Mr. Robinson's Neighborhood turned I into a most inhospitable place Sunday during the East Regional final at New Jersey's Brendan Byrne Arena. Everywhere Navy's 6'11" junior center, David Robinson, looked, he saw trouble. If he wasn't being fronted by Duke center Jay Bilas, he was turning around and bumping into forward Mark Alarie. If he wasn't getting boxed out by freshman thumper Danny Ferry, he was watching guard Johnny Dawkins come flying in from the rafters to grab another offensive rebound. The Colonial Athletic Association never looked like this, eh, Mr. Robinson?
"We played like girls inside," said Robinson, college basketball's newest superstar. Be that as it may, the Blue Devils scored no fewer than 10 of their 16 field goals off the offensive boards in a first half that all but decided the outcome, and they finished with a 49-29 rebounding advantage. Their 71-50 victory was as decisive as it sounds. Can there be any doubt that 36-2 Duke, with its persistent man-to-man defense, relentless work around the glass (the Devils outrebounded DePaul 45-27 in their 74-67 semifinal victory on Friday night) and two certain NBA first-round draft picks in Dawkins and Alarie, is the best team going into Dallas?
And there is also no doubt that Mr. Robinson astounded the college basketball world the past two weeks. At last the sport has someone who not only is an aircraft carrier in the Al McGuire sense, but who also may someday serve on one. He had 22 points, 14 rebounds, nine blocked shots and scored the winning basket with :06 left in Navy's 71-70 victory over Cleveland State in Friday's semifinal. "Gentlemen," said losing coach Kevin Mackey in his distinctive Bostonese, "that's a supehstah. I salute him."
Robinson started like a supehstah against Duke, too, scoring Navy's first seven points and finishing the first half with 15 and seven rebounds. But he couldn't do it alone. An 18-2 Duke run gave the Blue Devils a 34-22 halftime lead, and Dawkins (28 points, seven rebounds), who beat out Robinson for the tournament's outstanding-player award, scored 14 points in the first 10 minutes of the second half to snuff out any chance of a Navy miracle. It was then that the ever-creative Duke student section came out with: "A-BAN-DON SHIP! A-BAN-DON SHIP!"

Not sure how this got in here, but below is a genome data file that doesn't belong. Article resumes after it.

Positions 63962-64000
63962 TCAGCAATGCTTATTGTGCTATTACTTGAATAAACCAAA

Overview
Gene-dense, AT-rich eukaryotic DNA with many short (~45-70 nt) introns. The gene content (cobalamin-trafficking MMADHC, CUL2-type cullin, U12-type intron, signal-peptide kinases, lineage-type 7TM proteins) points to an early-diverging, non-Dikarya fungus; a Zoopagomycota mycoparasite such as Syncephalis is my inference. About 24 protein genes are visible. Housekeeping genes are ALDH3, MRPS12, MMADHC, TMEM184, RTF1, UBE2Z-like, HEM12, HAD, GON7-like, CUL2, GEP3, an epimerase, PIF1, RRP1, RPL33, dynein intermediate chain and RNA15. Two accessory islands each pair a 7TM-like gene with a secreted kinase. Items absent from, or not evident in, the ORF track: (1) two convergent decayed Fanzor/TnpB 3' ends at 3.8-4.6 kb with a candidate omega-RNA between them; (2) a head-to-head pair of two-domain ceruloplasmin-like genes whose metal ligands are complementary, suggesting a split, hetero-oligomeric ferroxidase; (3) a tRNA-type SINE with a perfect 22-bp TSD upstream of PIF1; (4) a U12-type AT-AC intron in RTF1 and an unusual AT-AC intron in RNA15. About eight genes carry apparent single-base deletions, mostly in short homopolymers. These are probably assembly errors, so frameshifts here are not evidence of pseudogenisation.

March 31, 1986
The Blue Devils have been so numbingly consistent over the last two months that they seemed depressed after the ho-hum win over DePaul. But, clearly, they put up their Dukes to play Robinson.
Bilas, for example, had stayed awake most of Saturday night, angered by a television commentator's prediction that he was sure to get into foul trouble in Mr. Robinson's Neighborhood. Alarie, Bilas's roommate, couldn't get much sleep with Bilas tossing and turning, so they talked defense. The result? Bilas performed about as well as a 6'8" center can against the towering Robinson, grabbing 10 rebounds and committing only two fouls. Alarie (18 points, eight rebounds, two fouls) not only provided help on Robinson but also played outstanding defense on senior forward Vernon Butler, holding Navy's alltime scoring leader to eight points after he had scored 16 against Cleveland State.
Robinson aside, Navy is a slow, slow team that looks as if it's dragging an anchor when it tries to run, which, wisely, isn't often. Even when Duke pulled into a double-figure lead, Navy didn't come out of its 2-3 zone for fear, as coach Paul Evans said, "that Duke would score a layup on us every time."
But did anyone ever dream that the Middies would go 30-5 and make the final eight? "We give a good image to the public," said point guard Doug Wojcik. "We work hard. We study. We have short hair. Older people like to see us." Sounds like the Lawrence Welk All-Star Band. Football star Napoleon McCallum and now David Robinson in one year—the Navy hasn't had this much positive p.r. since Bull Halsey wiped out the Japanese at Leyte Gulf. Already, America's basketball fans, not to mention its pro basketball owners, are wondering if there is a great loophole that will allow Robinson to skip his five-year service commitment after next season, join the NBA and see the world.
"Loophole?" said Robinson, scrunching up his handsome face. "No, I'm not thinking about any loopholes. I made my decision [to stay at the Academy and with the Navy] last year."
Perhaps Red Auerbach will speak to Caspar Weinberger and get the rules changed.
In any event, next season Robinson won't surprise anybody. His postseason performance sent everyone scurrying for adjectives, CBS-TV commentator Doug Collins going so far as to call him "a Bill Russell who can score." Robinson is a gifted all-around athlete who three years ago completed a five-station gymnastics test required of all plebes faster than anyone except the recruited gymnasts. He can even walk on his hands—unfortunately for Navy, he would have had to be able to walk on water to beat Duke—and he's still developing his game, having gotten serious about basketball only four years ago. All that and he looks great in dress whites.
When Sunday's game ended, there were the Duke players rejoicing, cutting down the nets. And there was Robinson with his mates, standing at attention, shoulders square, heads up, eyes forward, as the Middie band played Navy Blue and Gold. Duke may be America's best, but for a couple of weeks, Navy was America's Team.